The USDA is making $19 million available to rural areas seeking to expand distance learning opportunities and telemedicine. The Distance Learning and Telemedicine (DLT) grant program gives schools, government groups, non-profits, businesses, and others the opportunity to obtain equipment and instruction that can benefit local students, teachers, doctors, and, most importantly, the community.
Nearly one fifth of America’s population resides in rural areas, as classified by the U.S. Census Bureau. These nearly 59.5 million people are spread over more than 90% of the nation’s land area, making it exceedingly difficult to concentrate resources and technology effectively. This problem is compounded on a state-by-state basis, where some states, like Maine and Mississippi, host over half of their population in rural areas. The DLT grant gives rural communities a chance to expand their resources themselves and reach out to new technology. The deadline for application is July 6; and applicants meeting eligibility standards may receive funding (as much as $500,000 per applicant) for hardware and software needed to take part in online courses, connect with larger hospitals or universities, and support ongoing benefits from telemedicine and online learning.
Telemedicine includes communications, information exchange, diagnosis, and other services conducted through healthcare providers via the Internet. This may include recuperating at home while keeping in touch with a physician, instead of in a hospital. Telemedicine can also save travel time and expenses, eliminating the need to travel to a hospital for a diagnosis when information can be shared from a local doctor’s office instead. Since information can travel faster and farther, more patients can be treated for more complex cases that would have otherwise required specialized examination at a hospital.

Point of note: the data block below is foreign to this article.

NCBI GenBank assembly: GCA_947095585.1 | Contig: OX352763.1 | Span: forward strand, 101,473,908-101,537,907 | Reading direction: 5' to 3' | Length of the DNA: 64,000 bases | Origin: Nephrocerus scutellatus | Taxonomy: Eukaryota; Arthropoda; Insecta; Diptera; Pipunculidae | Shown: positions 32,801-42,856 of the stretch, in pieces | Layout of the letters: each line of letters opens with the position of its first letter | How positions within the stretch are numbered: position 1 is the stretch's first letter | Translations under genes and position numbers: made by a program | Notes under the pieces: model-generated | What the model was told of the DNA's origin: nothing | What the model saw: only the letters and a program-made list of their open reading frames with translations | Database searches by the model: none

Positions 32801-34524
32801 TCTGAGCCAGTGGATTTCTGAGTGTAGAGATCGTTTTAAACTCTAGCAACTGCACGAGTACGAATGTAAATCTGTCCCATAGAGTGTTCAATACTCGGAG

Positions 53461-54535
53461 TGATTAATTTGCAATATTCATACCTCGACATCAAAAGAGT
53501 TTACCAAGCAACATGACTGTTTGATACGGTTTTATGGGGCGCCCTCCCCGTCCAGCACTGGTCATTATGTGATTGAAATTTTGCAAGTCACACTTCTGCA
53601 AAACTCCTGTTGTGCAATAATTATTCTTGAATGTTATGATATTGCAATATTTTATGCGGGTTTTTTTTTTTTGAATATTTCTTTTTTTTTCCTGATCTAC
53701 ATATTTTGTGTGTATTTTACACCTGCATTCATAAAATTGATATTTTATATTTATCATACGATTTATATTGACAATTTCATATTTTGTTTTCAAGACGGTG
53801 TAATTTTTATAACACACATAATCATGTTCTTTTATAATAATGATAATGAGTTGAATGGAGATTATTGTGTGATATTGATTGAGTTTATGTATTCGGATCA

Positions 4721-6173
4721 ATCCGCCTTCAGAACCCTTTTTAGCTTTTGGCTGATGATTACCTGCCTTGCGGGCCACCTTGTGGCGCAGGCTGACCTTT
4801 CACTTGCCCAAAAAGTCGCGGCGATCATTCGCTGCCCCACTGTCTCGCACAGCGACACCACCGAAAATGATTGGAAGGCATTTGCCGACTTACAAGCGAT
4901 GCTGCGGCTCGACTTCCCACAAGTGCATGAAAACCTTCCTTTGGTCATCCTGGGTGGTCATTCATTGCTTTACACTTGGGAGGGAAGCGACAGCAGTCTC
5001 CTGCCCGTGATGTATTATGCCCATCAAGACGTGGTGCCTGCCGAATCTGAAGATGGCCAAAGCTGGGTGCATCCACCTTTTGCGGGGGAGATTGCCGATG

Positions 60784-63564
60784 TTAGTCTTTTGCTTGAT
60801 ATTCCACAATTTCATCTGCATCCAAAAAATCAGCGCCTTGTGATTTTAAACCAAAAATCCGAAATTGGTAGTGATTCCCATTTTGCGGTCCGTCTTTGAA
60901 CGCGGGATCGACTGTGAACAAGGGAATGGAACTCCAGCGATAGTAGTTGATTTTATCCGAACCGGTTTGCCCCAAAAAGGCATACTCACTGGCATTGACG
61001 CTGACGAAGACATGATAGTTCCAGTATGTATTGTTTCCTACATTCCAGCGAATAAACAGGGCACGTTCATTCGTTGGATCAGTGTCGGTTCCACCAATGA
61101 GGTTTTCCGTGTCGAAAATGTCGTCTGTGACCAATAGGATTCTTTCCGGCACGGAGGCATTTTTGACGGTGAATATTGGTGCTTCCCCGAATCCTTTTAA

Distance learning works similarly, connecting to a university or other educational entity through the use of computers. Outfitted with the right equipment and software, students can watch lectures, conduct online homework, work with other students in chat rooms or via video calls, see demonstrations, and much more. Supported by an existing broadband connection and equipment funded through the grant, students in rural areas can take part in advanced courses or begin college courses that would otherwise require hundreds of miles of travel or relocating from the area.
While the grant supports “audio, video and interactive video equipment, computer hardware, network components and software” and some other components, it does not directly allow for expansion or development of broadband infrastructure, meaning that broadband connections must already be in place for a community to benefit from the majority of the resources available. Advancement in broadband access, adoption, and use in rural areas is essential for communities to take advantage of these and other opportunities, and Connected Nation continues to aid rural areas in expanding the necessary technology. Learn more about opportunities and developments in broadband and technology through http://connectmycommunity.org/.
Interested in pursuing a USDA grant? Connected Nation can help. Send an e-mail to firstname.lastname@example.org and we can help you explore this opportunity.
Share this Post